I myself once ran a game, many years before I read the Eberron setting, where my players were colonists in a new land. Races were restricted to humans, dwarves and halflings residing in a small coastal town recently established as a beachhead to explore this new land. To make a long story short my players were the first in their time to find the elven empire and then wish they didn’t as these Elves were based on the Aztecs, only more bloodthirsty and with lifespans stretching into the thousands of years. Just the thought that the horrible enemy was not an Orc or an Oni performing these atrocities but bloodthirsty Elves seemed to spark a new life into my players and I took a lesson from that.
Take a Walk on the Wild Side
Another more extreme but excellent example is Dark Sun. This D&D setting from TSR took the bold step of throwing the whole monster manual out the window along with almost anything a player would recognise. Nomadic elven runners in the deserts, wild and tribal dwarves in the ruins of their ancient civilisations, cannibalistic halflings more akin to Piranha swarms taking down much larger prey, this setting took every common trope behind a shed and shot it. Along with that they published a set of new monster manuals unique for the setting (Terrors of the Desert and Terrors Beyond Tyr) as well as a revised and expanded system for Psionics to take partially replace the standard magic arcane and divine magic, that where much rarer. All this set in a blasted hellscape of a world bereft of even water after a titanic genocidal war that elevated some magic users to the ranks of Sorcerer Kings but left the rest of the world dead or dying.
Of course this is a much larger step to take to shake up a stale table but it’s not one to be taken lightly. If you think this is a step you have to take I suggest you start by using the Dark Sun setting over home-brewing something as extreme as it as such a big change to the normal game state and a huge undertaking. It can easily appear daunting for the players. My first real experience with Dark Sun came during D&D 4e as fellow Yawning Portal contributor Þorsteinn Mar ran us through the renowned adventure City by the Silt Sea and I highly recommend it as a starting point to the world. Just remember that the harshness of having to keep track of your drinking water might be too much for some.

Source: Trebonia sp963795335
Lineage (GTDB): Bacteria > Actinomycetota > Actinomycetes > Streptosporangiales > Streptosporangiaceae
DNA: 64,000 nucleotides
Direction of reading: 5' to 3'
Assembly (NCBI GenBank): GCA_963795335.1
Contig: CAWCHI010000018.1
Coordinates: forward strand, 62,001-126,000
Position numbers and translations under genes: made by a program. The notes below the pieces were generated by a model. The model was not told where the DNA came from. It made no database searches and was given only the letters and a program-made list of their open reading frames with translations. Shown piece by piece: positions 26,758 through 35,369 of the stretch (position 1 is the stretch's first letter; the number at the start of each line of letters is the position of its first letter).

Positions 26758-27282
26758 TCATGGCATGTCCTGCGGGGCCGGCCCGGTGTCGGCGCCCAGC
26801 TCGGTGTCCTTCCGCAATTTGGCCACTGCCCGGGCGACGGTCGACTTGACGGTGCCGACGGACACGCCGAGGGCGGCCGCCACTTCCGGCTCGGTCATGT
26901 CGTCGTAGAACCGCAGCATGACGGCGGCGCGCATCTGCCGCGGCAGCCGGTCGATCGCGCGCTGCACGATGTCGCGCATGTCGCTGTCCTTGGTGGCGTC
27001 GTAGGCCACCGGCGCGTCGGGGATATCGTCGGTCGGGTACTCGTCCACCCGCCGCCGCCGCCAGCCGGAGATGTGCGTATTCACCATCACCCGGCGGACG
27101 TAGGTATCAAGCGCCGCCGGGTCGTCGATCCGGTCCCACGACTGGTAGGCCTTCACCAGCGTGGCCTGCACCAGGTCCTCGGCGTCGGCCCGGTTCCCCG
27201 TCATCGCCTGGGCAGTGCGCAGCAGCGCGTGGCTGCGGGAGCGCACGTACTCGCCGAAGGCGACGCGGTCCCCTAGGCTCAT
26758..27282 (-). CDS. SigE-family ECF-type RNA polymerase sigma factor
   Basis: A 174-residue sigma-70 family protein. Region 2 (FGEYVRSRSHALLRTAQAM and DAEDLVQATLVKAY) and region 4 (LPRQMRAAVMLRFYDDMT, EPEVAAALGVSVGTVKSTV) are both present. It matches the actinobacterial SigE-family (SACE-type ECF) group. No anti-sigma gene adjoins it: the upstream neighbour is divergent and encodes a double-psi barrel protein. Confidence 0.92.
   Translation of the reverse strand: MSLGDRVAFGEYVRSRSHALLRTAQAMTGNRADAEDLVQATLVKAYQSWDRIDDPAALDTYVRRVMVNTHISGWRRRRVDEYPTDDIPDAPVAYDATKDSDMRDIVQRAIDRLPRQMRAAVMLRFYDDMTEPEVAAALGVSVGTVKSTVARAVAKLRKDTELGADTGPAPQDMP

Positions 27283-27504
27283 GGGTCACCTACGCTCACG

Other systems tackle this problem by having things less certain. Monsters have no overarching absolutes and it falls more on the storyteller to nail down exactly what a certain monster can and cannot do.
A simple version of this was presented in the World of Darkness supplement Antagonists from White Wolf Publishing. In this excellent book they presented a system for storytellers to design for themselves what a zombie, walking dead, shambler or whatever you want to call it meant in their world. Are they slow or fast, do they instantly die from head trauma or not and is their condition infectious or are they maybe animated by some fell magical power and controlled by the true enemy. For fans of horror games I cannot recommend this book enough as its insights into antagonist creation are great for storytellers running almost any system, not just the World of Darkness.
Another example of this is the Ennie winning Night’s Black Agents from Pelgrane Press. This modern day spies vs vampires campaign is written wholly with the idea in mind that the vampires are complete unknowns. During the whole reading of the campaign there is no mention of what powers or abilities the vampires possess but a chapter in the back of the book then allows the storyteller to design what a vampire is in his setting. Are they strange aliens from outer space or the brood of some Carpathian mass murderer? It’s totally up to the storyteller.
You can take the same approach if you are ready for the increased workload and preparation time. What is a Dragon to you really? Is it just a set of hit points with an armour class value or is it its ancient reptilian intellect and unparalleled greed? How do these choices affect your game on the table and what do you need to change to keep things fresh and interesting to your players?
In the end how you adapt to all of this comes down to experience and openness to new ideas. When you feel things are getting stale around the table don’t ever be afraid to change up the pace or the setting. If it doesn’t work out you can always change it back and cash in on good old nostalgia…
What's your thoughts on this?
Latest posts by Helgi Már Friðgeirsson (see all)